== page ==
We are a people of dialogue. As such we have the moral obligation to search for the truth in freedom, the truth about God, about life, about ourselves, our country, our society, our world and the events around us.

Sunday, May 29, 2005

Reopening the Spirit to Hope in the Face of 'Disunity' in the Church

Many people who rely heavily on news media to be informed tend to take superficial news items as gospel truth. Perhaps they are too busy to investigate further, and so they take the news at face value, without realizing that once this practice becomes a habit, it could lead to disastrous results in one’s thinking. Having the habit of watching only the surface of things, one can be misled to making wrong conclusions and going further and further away from the truth. As an example we can look at some reactions (from the kind of people I am referring to) to the news items about the Church in the Philippines that various media have of late been focusing on.

Whatever their reasons may be, media perceive bishops and priests to be newsworthy; they like to ask us always about our “reactions” to issues. Many of us would prefer to stay out of the limelight, but some of us grant occasional interviews to media people, particularly when we have causes to champion or when we feel that what we know may contribute towards enlightening or improving things for our people. Unfortunately, we are often quoted out of context, or at times, casual remarks are blown out of proportion and find their way into headlines. Worse, when the resulting news stories make bishops and priests appear as though they are in conflict with one another. I learned that the word for this is “pinagsasabong”; and “sabong” as you may know is the Tagalog word for cockfighting. And so we are thrown into a pit and made to appear as though we were fighting when in fact we are not; it is of course ludicrous, like producing smoke where there is no fire.

One can not really say whether this is intentional on the part of media practitioners or is but the result of miscommunication and differences in ways of thinking and perception, but it certainly causes a certain amount of damage in that it somehow soils the face of Mother Church: it gives the erroneous impression that the Philippine Church has lost its moral leadership because its leaders can not agree on issues. As the news stories depict, ours has become a disunited Church.

Whether we like it or not, this is the confusing picture being formed by media reporting that is way below the ideal. It is saddening to be asked, even by devoted Church people themselves, “What’s happening in the Church? Why can’t you bishops have a definite stand on (for example) Ligtas Buntis?” The dark picture is both untrue and unfair but what can we do as victims of iniquitous talks? The situation is more often than not like being in quicksand—the more you move, the deeper you sink. In this case, the more we say, the more misunderstood (or misquoted) we get. Is there a way for the true picture to surface?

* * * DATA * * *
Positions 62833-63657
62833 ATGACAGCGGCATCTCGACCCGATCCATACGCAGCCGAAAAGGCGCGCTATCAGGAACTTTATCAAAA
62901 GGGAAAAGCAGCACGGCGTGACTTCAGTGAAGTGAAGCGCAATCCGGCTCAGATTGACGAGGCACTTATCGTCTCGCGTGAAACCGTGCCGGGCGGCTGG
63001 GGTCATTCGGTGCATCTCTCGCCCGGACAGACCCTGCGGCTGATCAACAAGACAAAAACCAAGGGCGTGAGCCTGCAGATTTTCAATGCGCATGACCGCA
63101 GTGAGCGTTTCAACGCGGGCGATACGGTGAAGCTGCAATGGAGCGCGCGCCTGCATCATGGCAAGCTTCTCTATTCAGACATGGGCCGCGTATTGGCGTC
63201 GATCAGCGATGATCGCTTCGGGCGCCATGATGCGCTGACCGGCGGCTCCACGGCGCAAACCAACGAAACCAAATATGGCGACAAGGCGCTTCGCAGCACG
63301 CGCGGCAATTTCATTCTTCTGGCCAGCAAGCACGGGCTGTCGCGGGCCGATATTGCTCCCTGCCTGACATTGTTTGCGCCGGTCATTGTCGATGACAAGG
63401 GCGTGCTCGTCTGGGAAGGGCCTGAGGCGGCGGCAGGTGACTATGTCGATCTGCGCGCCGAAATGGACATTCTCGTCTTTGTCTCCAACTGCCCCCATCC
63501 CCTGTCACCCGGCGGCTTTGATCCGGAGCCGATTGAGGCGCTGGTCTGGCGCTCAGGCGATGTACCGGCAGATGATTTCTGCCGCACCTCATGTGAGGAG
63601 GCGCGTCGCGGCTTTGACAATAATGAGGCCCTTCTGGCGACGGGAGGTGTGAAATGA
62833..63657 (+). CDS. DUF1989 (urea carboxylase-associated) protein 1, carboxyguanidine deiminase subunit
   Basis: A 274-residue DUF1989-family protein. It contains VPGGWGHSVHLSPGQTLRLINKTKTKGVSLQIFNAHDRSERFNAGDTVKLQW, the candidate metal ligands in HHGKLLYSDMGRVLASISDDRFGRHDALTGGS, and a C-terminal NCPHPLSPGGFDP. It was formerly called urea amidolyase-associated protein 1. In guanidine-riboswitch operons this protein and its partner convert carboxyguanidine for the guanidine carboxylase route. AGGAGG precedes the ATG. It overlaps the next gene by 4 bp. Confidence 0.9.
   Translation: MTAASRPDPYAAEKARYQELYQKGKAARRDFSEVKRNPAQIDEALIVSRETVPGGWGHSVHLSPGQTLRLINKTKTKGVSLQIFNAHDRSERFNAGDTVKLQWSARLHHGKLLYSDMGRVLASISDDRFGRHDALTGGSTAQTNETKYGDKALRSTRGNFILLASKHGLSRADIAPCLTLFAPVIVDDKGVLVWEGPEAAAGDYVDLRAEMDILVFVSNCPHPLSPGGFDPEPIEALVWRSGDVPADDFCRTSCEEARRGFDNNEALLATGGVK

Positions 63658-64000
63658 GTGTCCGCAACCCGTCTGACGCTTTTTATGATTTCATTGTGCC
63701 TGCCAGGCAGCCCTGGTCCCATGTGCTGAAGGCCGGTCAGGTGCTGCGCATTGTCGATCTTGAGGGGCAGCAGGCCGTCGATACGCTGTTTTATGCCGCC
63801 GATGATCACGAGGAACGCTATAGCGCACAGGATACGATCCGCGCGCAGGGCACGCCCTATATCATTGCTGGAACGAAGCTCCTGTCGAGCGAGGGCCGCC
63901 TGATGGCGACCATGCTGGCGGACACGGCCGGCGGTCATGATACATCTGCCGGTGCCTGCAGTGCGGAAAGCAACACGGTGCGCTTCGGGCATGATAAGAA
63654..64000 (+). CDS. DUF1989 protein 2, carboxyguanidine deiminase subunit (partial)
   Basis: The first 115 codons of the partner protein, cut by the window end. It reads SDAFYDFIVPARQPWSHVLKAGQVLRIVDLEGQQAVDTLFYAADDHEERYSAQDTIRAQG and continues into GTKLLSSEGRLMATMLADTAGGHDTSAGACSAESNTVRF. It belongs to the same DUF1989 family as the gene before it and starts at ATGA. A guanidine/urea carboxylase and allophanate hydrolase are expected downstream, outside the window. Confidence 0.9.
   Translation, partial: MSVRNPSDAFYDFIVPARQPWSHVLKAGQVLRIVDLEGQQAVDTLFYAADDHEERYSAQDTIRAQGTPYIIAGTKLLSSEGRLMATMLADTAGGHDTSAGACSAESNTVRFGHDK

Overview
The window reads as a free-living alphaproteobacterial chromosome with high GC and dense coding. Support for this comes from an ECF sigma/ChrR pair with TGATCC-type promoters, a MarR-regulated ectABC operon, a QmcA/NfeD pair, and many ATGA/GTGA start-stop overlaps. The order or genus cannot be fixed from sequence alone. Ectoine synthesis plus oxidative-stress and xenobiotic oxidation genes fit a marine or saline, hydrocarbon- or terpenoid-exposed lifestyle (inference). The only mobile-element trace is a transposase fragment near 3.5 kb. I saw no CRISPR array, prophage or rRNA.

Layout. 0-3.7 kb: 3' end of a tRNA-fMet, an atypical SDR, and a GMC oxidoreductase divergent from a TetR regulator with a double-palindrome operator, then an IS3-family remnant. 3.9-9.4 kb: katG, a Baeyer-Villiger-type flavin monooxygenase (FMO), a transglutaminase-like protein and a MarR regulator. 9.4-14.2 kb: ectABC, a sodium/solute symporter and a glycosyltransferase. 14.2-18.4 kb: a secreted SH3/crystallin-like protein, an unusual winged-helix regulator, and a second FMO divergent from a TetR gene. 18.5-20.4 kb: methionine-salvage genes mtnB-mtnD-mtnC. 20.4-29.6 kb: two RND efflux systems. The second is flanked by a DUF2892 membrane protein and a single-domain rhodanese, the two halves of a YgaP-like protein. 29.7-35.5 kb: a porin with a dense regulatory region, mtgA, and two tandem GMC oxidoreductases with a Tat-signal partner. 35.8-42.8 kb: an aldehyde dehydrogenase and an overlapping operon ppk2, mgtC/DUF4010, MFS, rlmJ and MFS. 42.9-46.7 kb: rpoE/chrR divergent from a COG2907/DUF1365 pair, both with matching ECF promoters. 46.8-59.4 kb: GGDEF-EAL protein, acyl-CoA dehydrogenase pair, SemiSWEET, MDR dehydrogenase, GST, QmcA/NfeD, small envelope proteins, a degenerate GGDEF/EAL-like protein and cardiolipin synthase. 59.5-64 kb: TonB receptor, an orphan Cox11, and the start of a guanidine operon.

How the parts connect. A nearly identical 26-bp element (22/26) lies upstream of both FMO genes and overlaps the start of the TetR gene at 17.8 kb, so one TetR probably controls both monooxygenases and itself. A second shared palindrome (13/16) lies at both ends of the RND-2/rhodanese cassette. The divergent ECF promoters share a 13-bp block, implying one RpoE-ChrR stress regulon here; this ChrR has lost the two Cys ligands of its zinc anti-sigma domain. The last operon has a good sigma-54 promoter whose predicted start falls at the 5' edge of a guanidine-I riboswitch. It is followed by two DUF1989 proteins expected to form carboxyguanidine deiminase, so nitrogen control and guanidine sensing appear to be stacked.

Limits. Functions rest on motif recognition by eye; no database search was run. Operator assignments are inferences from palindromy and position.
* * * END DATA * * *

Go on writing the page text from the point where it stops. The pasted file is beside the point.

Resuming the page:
We can begin by using a different standpoint in viewing this apparent “disunity” in the Church which threatens to rob its members of peace—and that is the standpoint of prayer. By this picture of disunity, might it not be that God is inviting us to a more intimate personal union with Him through an intensified prayer life? If our days are filled with so much activity that we can hardly see beneath the surface of things, or seek the truth underlying the flawed coverage of Church thought or teachings, surely it would do us some good to give more time to listening to God in silence. It is in the silence that God speaks His wisest words; it is in the darkness of confusion that God shows us His beautiful face.

A revitalized personal prayer life might just be the answer to this seeming disunity in the Church for it leads us to a renewed acquaintance with the Risen Lord, which in turn allows us to see that in Him the Church cannot but be a unified Church. The forces of darkness and falsehood cannot annihilate the Body of Christ whose members are linked one to the other by the thread of deep personal union with the Risen Lord. As John Paul II wrote in his message for Divine Mercy Sunday, “To humanity, which at times seems to be lost and dominated by the power of evil, egoism and fear, the Risen Lord offers as a gift His love that forgives, reconciles and reopens the spirit to hope.”

We continue to hope and trust, in union with the Risen Lord (as branches that cling to the vine), that God is at work in and through each and every one of us even in the most confusing of times.

Archbishop of Davao
President, Catholic Bishops’ Conference

May 29, 2005